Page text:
Partners In Health Chief Medical Officer Joia Mukherjee. (Nicolaus Czarnecki/MediaNews Group/Boston Herald)

Mukherjee, who has helped organize similar projects to fight Ebola in West Africa and cholera in Haiti, calls this "going on the offensive" against the coronavirus. She argues a defensive strategy alone isn’t good enough.

“Let’s just spell out what the defensive is. The defensive is, we’re going to get creamed, and let’s just make sure our hospitals are staffed,” she said. “What we’re saying is, 'Lets use tools that can reach into that silent epidemic and start to cut that off.' ”

Some public health leaders and infectious disease doctors are questioning the timing of this launch. Galea said contact tracing is usually more effective at the beginning of an epidemic, before a disease like the coronavirus has spread.

“I don’t know that it’s too late, it’s certainly late,” he says. “Had we had the tests and were we organized enough to do contact tracing right up front, it would have potentially taken us down a very different path in this epidemic.”

But there are likely still millions of Massachusetts residents who’ve not been exposed to the coronavirus. Baker said contract tracing is a “powerful tool” the state must try to prevent more infections.

“Had we had the tests and were we organized enough to do contact tracing right up front, it would have potentially taken us down a very different path in this epidemic.”

Massachusetts will be the only state in the country conducting widespread contract tracing, according to Baker. It's getting much less attention than other strategies for combatting the pandemic even though contract tracing, along with widespread testing, appears to have helped South Korea contain the coronavirus.

Partners in Health will work in collaboration with the Baker administration’s COVID-19 Response Command Center, the state Department of Public Health and the Massachusetts Health Connector to ramp up operations. On Friday, a sort of advance guard of 230 public health students began assisting public health officers in 22 cities and towns across Massachusetts. They’re helping with social media and other public messages as well as translation. Eleven colleges and universities put out the call for volunteers about a week ago. More than 1,400 students and alums have responded.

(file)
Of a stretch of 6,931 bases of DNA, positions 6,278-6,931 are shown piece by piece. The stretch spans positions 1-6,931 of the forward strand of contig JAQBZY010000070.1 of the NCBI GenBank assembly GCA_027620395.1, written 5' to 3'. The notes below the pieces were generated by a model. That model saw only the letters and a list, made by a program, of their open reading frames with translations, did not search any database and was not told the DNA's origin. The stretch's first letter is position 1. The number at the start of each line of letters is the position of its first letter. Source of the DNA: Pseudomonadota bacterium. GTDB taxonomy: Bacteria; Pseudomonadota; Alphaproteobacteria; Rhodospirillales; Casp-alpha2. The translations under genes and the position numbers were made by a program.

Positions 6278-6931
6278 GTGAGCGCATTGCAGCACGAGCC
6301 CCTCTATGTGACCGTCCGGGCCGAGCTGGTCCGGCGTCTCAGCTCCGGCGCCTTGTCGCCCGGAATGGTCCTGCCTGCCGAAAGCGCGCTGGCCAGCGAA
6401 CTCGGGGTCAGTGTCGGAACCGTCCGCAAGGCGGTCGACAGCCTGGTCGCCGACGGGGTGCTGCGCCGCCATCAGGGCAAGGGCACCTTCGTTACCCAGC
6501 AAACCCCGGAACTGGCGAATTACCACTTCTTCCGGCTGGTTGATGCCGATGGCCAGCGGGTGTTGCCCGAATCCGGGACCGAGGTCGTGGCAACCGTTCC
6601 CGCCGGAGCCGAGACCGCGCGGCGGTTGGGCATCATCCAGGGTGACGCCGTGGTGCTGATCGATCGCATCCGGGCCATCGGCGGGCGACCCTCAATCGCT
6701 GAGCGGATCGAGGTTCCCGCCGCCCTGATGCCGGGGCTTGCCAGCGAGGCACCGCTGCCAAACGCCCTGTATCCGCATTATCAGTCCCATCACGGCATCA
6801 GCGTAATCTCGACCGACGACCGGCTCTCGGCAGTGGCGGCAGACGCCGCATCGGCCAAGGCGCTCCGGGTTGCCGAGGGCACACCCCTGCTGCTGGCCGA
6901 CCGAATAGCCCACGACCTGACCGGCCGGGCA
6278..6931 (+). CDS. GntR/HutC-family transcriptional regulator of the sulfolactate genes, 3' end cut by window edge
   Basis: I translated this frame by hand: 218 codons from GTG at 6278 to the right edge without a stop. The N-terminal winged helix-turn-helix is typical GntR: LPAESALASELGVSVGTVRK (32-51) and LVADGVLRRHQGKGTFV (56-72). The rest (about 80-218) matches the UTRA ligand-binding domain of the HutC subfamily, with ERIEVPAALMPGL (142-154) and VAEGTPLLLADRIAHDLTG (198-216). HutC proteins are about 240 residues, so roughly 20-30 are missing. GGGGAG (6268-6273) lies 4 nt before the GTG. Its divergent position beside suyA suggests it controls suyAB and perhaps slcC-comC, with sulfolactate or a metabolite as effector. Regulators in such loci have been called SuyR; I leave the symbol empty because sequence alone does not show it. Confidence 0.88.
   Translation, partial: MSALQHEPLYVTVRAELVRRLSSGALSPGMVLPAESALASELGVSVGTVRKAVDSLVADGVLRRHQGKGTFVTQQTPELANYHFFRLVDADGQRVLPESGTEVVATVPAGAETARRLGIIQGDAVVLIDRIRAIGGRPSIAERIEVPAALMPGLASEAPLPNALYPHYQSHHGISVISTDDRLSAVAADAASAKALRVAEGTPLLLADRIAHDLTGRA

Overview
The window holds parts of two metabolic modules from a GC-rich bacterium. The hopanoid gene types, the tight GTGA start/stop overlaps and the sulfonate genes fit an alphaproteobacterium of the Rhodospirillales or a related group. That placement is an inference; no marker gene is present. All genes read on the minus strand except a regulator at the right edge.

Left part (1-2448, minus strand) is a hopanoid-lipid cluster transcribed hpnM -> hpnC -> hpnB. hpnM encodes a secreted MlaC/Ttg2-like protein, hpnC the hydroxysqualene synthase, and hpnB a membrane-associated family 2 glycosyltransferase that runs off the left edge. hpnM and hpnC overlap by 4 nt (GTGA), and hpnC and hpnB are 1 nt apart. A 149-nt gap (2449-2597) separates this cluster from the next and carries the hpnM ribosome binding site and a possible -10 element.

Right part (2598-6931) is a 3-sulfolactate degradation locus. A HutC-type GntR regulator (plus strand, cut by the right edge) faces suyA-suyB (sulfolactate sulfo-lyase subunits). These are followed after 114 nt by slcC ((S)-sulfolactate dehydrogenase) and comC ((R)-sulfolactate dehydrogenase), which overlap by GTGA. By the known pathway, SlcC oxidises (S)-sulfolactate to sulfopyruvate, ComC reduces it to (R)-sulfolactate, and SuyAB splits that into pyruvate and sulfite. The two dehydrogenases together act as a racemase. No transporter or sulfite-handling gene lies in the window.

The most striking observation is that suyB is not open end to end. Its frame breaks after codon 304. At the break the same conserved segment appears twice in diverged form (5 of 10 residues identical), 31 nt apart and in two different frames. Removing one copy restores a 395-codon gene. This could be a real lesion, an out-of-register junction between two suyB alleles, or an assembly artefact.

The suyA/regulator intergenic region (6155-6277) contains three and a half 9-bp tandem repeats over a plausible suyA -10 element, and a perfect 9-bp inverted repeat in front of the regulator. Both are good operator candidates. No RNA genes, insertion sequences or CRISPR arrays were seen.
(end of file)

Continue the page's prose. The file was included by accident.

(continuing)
Public health student volunteers who've been meeting daily for a little more than a week to connect hundreds of students with local public health officers.
Public health student volunteers who've been meeting daily for a little more than a week to connect hundreds of students with local public health officers.

“We had an amazing outpouring of interest,” said Stacey King, director of practice at Harvard University’s T.H. Chan School of Public Health, and one of three co-leaders of the volunteer project.

Some of the students may be hired for the Partners in Health call network. King said making these calls, with questions about symptoms, contacts, recent activities and the health of family members, will be challenging, “especially when people are under so much stress right now."

"I think it will be one of the hardest things that we experience,” she said.

In the event you get a call and are asked to trace your contacts, it might help to start keeping notes: who have you spent more than a few minutes with — and been within six feet of — recently?

The Partners in Health project is set to continue through October and ramp down in January. The organization referred questions about project costs to the Baker administration, which has not responded with information about the budget or the source of funding.

This article was originally published on April 03, 2020.

This segment aired on April 3, 2020.

Related:

Martha Bebinger Twitter Reporter
Martha Bebinger covers health care and other general assignments for WBUR.

More…

Support the news